Brother Peter, Brother Joseph, and Brother Mark, I invite you to hear in your hearts today and every day the word of the prophets and of the angel Gabriel: “Chaire,” “rejoice.” I love the joy of our Franciscan Friars Minor and Poor Sisters of Saint Clare. It is not and cannot be a superficial joy. Mary responded to Gabriel’s invitation, but not with superficial joy. In fact, the Gospel tells us that initially she was greatly troubled by what the angel said and wondered what the greeting meant. That’s why the angel needed to say to her: “Do not be afraid, Mary, for you have found favor with God.” We need to hear those words sometimes. How often Pope John Paul II would say those words to us: “Do not be afraid.” We do experience fears and trials in our lives. We have crosses to bear. But these things should never extinguish our joy, the joy that comes from faith and trust in the Lord. It is the joy of Mary and the saints and martyrs. It is the joy of Saint Francis. It is the joy of the Gospel, the joy of following Jesus, and yes, the joy of living the evangelical counsels of poverty, chastity, and obedience. So I say to our three brothers today not only “chaire,” “rejoice,” but also “do not be afraid.” It’s your faith, a gift of God’s grace, that inspires you to take to make your perpetual vows and to overcome the fear of making this definitive lifetime commitment. So many young people today are finding it so difficult to make a definitive lifetime commitment, so evident in the decline in the number of marriages. They need and we need to hear the words of Gabriel to the young Mary when he announced to her her vocation: “Be not afraid.” And Mary responded with courage, her fiat was a daring and courageous act of faith. Brothers Peter, Joseph, and Mark, in the context of today’s culture, I think your fiat today, your perpetual profession of vows as Franciscan Friars Minor is a daring and courageous act of faith. But it is a “yes” that will need to be spoken every day. And Mary, to whom you make a fourth vow of consecration, will always be with you to help you to speak that “yes,” especially when trials or temptations come your way. They came her way, but she always said yes, persevered in faith and in her vocation, including at the greatest trial when she stood at the foot of the cross and said yes to our redemption at the price of the suffering and death of her Son. There the Mother of Christ received another calling, to be our Mother, the Mother of the Church. Life prevailed; salvation was won for us. The Resurrection was and is the victory, the victory of love. And so we come back to that invitation to rejoice. What was announced in the protoevangelium in the book of Genesis was fulfilled: The Son of Mary crushed the serpent, won the definitive victory over Satan.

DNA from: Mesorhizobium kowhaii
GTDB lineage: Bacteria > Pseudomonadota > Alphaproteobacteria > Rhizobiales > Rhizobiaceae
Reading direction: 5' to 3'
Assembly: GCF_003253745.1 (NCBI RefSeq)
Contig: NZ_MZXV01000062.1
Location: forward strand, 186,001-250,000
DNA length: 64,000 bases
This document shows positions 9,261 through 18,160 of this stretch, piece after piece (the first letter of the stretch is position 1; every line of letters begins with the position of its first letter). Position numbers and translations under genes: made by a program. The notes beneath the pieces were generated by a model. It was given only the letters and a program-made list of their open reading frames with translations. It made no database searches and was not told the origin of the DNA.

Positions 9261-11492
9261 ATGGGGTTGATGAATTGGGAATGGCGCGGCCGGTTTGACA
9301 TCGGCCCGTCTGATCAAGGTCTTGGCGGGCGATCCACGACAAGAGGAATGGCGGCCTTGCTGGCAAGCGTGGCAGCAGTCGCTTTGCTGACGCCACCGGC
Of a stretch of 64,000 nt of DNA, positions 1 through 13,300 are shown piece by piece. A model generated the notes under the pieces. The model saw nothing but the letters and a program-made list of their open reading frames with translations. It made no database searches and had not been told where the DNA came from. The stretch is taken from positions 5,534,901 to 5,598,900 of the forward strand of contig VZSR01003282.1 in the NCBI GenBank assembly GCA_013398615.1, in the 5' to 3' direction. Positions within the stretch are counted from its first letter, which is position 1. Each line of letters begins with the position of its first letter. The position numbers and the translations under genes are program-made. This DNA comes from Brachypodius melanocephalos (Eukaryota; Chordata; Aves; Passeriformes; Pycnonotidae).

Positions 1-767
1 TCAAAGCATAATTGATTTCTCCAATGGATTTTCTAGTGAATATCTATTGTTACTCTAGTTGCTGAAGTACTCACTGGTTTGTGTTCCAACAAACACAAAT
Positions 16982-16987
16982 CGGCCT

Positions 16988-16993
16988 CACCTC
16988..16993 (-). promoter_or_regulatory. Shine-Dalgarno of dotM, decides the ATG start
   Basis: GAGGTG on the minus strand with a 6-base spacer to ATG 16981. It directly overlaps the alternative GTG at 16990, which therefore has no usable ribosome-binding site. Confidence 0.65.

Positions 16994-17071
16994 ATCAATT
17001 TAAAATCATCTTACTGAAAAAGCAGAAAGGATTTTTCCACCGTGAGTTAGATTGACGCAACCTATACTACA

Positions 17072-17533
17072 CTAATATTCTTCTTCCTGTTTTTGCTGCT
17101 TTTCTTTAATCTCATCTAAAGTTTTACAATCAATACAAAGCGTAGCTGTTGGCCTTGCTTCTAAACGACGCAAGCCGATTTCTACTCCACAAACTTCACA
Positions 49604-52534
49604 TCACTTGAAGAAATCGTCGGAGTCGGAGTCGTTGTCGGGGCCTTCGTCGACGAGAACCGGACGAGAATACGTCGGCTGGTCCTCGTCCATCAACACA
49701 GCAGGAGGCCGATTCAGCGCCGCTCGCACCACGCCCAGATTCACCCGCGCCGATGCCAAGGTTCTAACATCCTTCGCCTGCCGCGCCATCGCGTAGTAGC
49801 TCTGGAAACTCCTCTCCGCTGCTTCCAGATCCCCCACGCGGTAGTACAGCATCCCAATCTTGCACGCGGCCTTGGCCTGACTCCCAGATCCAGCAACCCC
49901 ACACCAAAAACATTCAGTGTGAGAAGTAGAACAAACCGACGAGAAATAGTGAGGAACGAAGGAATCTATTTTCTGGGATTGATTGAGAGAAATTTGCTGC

I wish to conclude with some words from Pope Francis. He writes: “The great danger in today’s world, pervaded as it is by consumerism is the desolation and anguish born of a complacent yet covetous heart, the feverish pursuit of frivolous pleasures, and a blunted conscience. Whenever our interior life becomes caught up in its own interests and concerns, there is no longer room for others, no place for the poor. God’s voice is no longer heard, the quiet joy of his love is no longer felt, and the desire to do good fades…. That is no way to live a dignified and fulfilled life; it is not God’s will for us, nor is it the life in the Spirit which has its source in the heart of the risen Christ.”
Today our brothers are making vows that are the antithesis of what the Holy Father is talking about. It’s a life not caught up in its own interests and concerns, where there is room for others because it is life in a community of brothers and a life where the first priority is the poor. It is a life where God’s voice is heard in prayer, both individual and communal. It is a life in the Spirit where the joy of the Gospel is not only experienced within the community, but also spread through the works of the apostolate, especially evangelization. So brothers, I say to each of you what Gabriel said to Mary: “Chaire!” Rejoice! Like Saint Francis, may you be joyful heralds of the Gospel, faithful disciples of our poor, obedient, and chaste Lord! And may our Immaculate Mother Mary intercede for you always!